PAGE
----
- MUST NOT PARTICIPATE IN THE PPP LOAN PROGRAM: A business cannot participate in both the “Employee Retention Credit” program and the “Paycheck Protection Program” described at the beginning of this article. (HINT: You should strongly consider the PPP program. It has generous forgiveness provisions.)
Rebate checks are intended to assist low and middle-income individuals and families afford what they need during this public health crisis.
- WHO QUALIFIES TO RECEIVE A REBATE? Checks (or direct deposits) for $1,200 will be sent to most adults. For every qualifying child under age 17, families will receive an additional $500. Retirees and people on disability are also eligible to receive a check subject to the income limitations outlined below.
- WHO DOES NOT QUALIFY TO RECEIVE A REBATE? Rebate payments are not available to nonresident aliens, individuals who can be claimed as a dependent by another taxpayer, estates and trusts.
- ARE THERE ANY IDENTIFICATION REQUIREMENTS TO RECEIVE THE REBATE? An individual must have a Social Security number. If an individual has qualifying children, they also need to have a Social Security number.
- HOW MUCH WILL I GET? The amount of the rebate depends on family size.
- WILL I GET THE ENTIRE AMOUNT? Higher-income citizens may see a reduced payment or no payment at all. Here are the thresholds:
- Single adults with income of $75,000 or less would get the full amount. Reduced checks will go out to single adults making up to $99,000 a year (the $1,200 payment is reduced by $5 for every $100 in income above $75,000).
- Married couples with zero children with income of $150,000 or less would get the full amount. Reduced checks will go out to married couples who earn up to $198,000.
- “Head of Household” adults (normally single adults with children or other dependents) will receive the full $1,200 check if they earn less than $112,500. Reduced checks will go out to “Head of Household” adults who earn up to $136,500.
- HOW WILL I RECEIVE THE CHECK? If you provided the IRS with direct deposit information on your 2019 tax return, your payment will be automatically deposited into your bank account. If you didn’t provide the IRS with direct deposit details on your 2019 tax returns, the IRS will mail you a check. If you haven’t filed your 2019 tax return, the IRS will use information from your 2018 return.
- HOW WILL MY INCOME BE CALCULATED? Your 2019 tax return will be used to determine your income for purposes of whether you receive the full amount of the stimulus check and how many qualifying children you have. If you haven’t filed your 2019 tax return, your 2018 return will be used.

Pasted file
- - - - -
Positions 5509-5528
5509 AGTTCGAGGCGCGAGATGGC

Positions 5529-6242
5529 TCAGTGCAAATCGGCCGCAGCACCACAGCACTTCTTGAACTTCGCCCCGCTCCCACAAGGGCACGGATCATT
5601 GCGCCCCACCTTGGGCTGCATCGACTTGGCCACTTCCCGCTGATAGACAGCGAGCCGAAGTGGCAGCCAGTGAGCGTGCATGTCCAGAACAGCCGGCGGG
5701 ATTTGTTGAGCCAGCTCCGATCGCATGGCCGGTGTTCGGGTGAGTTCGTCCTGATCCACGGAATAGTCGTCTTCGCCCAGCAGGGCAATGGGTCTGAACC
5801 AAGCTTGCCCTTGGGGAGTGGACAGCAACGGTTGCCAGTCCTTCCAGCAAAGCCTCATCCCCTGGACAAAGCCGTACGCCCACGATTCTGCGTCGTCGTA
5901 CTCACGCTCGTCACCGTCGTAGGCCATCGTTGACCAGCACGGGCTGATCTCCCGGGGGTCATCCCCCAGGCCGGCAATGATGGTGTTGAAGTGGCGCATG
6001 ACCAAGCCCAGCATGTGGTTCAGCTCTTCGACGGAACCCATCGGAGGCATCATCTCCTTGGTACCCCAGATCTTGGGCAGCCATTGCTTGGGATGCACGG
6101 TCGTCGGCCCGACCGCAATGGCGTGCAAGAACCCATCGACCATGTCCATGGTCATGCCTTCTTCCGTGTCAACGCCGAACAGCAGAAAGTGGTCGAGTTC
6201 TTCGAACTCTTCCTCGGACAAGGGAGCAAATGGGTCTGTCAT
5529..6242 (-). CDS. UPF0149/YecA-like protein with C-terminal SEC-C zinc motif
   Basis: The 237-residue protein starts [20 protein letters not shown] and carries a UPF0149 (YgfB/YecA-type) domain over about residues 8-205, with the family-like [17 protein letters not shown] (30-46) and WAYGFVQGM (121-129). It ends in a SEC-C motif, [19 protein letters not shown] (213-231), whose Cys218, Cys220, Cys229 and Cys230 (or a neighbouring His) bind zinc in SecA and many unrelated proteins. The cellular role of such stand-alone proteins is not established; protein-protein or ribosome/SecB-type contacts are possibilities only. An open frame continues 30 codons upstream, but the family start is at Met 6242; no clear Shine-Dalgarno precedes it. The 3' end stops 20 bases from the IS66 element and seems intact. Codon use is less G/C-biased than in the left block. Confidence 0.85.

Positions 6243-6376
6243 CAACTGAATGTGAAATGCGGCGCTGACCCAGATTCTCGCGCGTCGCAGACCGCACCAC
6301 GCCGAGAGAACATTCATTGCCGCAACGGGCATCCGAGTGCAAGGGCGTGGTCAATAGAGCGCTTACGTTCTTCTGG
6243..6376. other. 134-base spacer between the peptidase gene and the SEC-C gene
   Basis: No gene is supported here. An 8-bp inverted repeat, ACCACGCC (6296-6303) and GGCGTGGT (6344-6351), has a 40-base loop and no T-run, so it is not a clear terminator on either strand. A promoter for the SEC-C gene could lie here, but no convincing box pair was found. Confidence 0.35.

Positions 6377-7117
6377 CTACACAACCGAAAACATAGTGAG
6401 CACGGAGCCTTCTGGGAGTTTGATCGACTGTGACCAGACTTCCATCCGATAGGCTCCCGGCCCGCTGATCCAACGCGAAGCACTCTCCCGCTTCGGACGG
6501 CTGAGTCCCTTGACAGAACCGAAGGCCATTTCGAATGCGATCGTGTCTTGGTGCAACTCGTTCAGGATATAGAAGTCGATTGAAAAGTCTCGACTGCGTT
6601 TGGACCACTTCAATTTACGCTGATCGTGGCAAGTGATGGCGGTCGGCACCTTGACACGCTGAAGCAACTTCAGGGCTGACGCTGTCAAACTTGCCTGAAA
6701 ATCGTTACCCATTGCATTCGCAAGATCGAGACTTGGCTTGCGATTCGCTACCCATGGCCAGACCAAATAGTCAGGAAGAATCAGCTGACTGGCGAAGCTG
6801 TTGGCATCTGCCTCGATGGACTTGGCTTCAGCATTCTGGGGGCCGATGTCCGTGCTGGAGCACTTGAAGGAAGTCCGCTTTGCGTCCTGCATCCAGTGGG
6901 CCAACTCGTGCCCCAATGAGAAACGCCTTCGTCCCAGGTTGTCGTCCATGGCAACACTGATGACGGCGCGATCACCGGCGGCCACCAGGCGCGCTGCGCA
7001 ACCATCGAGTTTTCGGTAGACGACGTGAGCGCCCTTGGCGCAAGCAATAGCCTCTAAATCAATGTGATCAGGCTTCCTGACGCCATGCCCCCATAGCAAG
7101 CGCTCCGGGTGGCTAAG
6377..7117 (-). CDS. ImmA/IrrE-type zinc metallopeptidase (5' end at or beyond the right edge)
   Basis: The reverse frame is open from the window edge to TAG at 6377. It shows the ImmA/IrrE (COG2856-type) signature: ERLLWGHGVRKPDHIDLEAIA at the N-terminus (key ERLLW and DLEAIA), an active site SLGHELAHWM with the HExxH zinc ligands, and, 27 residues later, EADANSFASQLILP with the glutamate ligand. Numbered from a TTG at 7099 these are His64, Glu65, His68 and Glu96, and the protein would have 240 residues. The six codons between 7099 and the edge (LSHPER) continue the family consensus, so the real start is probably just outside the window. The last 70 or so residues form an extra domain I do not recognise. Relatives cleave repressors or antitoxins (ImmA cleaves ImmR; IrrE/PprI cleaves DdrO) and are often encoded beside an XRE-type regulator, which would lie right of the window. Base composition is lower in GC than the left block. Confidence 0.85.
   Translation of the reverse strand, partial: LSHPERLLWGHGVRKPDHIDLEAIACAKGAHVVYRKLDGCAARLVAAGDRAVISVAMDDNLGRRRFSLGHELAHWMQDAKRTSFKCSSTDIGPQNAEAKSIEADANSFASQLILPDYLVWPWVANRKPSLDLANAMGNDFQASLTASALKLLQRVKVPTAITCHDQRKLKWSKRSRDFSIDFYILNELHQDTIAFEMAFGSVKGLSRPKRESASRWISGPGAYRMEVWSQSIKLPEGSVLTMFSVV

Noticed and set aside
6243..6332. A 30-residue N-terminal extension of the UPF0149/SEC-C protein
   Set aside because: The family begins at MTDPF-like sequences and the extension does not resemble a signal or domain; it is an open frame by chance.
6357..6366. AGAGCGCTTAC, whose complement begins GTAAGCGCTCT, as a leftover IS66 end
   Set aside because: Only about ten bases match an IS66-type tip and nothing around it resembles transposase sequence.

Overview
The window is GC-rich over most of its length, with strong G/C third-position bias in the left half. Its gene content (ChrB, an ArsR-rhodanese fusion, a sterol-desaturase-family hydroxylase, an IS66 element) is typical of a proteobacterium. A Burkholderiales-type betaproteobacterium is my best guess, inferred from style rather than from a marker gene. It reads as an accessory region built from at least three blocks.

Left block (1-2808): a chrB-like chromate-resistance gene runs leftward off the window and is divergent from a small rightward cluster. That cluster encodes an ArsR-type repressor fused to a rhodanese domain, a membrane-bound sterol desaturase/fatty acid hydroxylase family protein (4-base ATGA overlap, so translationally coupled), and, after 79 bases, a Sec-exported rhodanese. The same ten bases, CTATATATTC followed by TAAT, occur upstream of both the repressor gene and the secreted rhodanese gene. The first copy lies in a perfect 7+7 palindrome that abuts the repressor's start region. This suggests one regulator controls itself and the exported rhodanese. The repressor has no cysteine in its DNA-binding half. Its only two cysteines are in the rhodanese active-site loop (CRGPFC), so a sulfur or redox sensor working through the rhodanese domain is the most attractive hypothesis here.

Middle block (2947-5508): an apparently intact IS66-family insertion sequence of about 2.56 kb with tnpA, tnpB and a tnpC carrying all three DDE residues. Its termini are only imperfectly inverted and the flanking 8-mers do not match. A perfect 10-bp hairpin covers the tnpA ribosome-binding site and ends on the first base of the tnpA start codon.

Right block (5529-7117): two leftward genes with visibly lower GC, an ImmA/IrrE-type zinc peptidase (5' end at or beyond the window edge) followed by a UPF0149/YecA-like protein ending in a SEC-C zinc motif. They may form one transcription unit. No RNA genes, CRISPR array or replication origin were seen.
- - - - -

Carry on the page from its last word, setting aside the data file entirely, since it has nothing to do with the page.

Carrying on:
- WHEN WILL I GET MY CHECK OR DIRECT DEPOSIT? Treasury Secretary Steve Mnuchin wants to get the first batch of direct deposit payments sent out the week of April 6. It may take up to a month for everyone to get their payment. If your payment is arriving via mail in the form of a check, you might have to wait between 6 and 12 weeks to see your payment.
- ARE THE CHECKS TAXABLE? These payments are not taxable. It is, however, considered an advance on your 2020 taxes and will be reconciled against amounts owed at that time.
The CARES Act provides $250 billion in unemployment benefits for workers who have lost their job and business owners who have been forced to close their doors or significantly scale back operations.
- WHO QUALIFIES TO RECEIVE STATE UNEMPLOYMENT BENEFITS? In addition to full-time workers who were laid off or furloughed, the Act provides a set amount of unemployment compensation to individuals who are not already eligible for state and federal unemployment programs, including self-employed workers, freelancers, independent contractors, gig workers and part-time workers.
- HOW MUCH WILL I RECEIVE? There are two different components to the new law’s unemployment benefits: a.) Each worker will receive unemployment benefits based on the state in which they work, and b.) In addition to their state unemployment benefits, each worker will receive an additional $600 per week from the federal government.
- HOW WILL BENEFITS FOR SELF-EMPLOYED WORKERS BE CALCULATED? Benefits for self-employed workers would be calculated based on previous income and would also be eligible for up to an additional $600 per week.
- HOW LONG WILL THE STATE UNEMPLOYMENT BENEFITS LAST? Most states already provide 26 weeks of unemployment benefits. The CARES Act will extend state-level unemployment benefits by an additional 13 weeks. These extended benefits will therefore last a total of 39 weeks through December 31, 2020.
- HOW LONG WILL THE FEDERAL GOVERNMENT’S $600 PAYMENT LAST? The federal government’s $600 weekly payout to unemployed workers will last for a period of up to four months through July 31, 2020.
- WHEN WILL THE UNEMPLOYMENT BENEFITS TAKE EFFECT? The bill incentivizes states to pay out unemployment benefits as early as possible by having the federal government pay the first week of benefits for states that pay recipients as soon as they become eligible. (There is normally a customary one-week waiting period before a worker begins collecting unemployment compensation.)
- HOW DO I FIND OUT IF I’M ELIGIBLE FOR UNEMPLOYMENT COMPENSATION? You must apply for unemployment benefits through your state’s unemployment office. Most state applications can be filled out via their website. Workers who normally don’t qualify for unemployment benefits, such as self-employed individuals, freelancers and independent contractors, should monitor their state’s unemployment office’s website to find out when they can begin filling out an application, as many states need to first update their computer systems to reflect every type of worker who is eligible to apply for unemployment benefits under the CARES Act.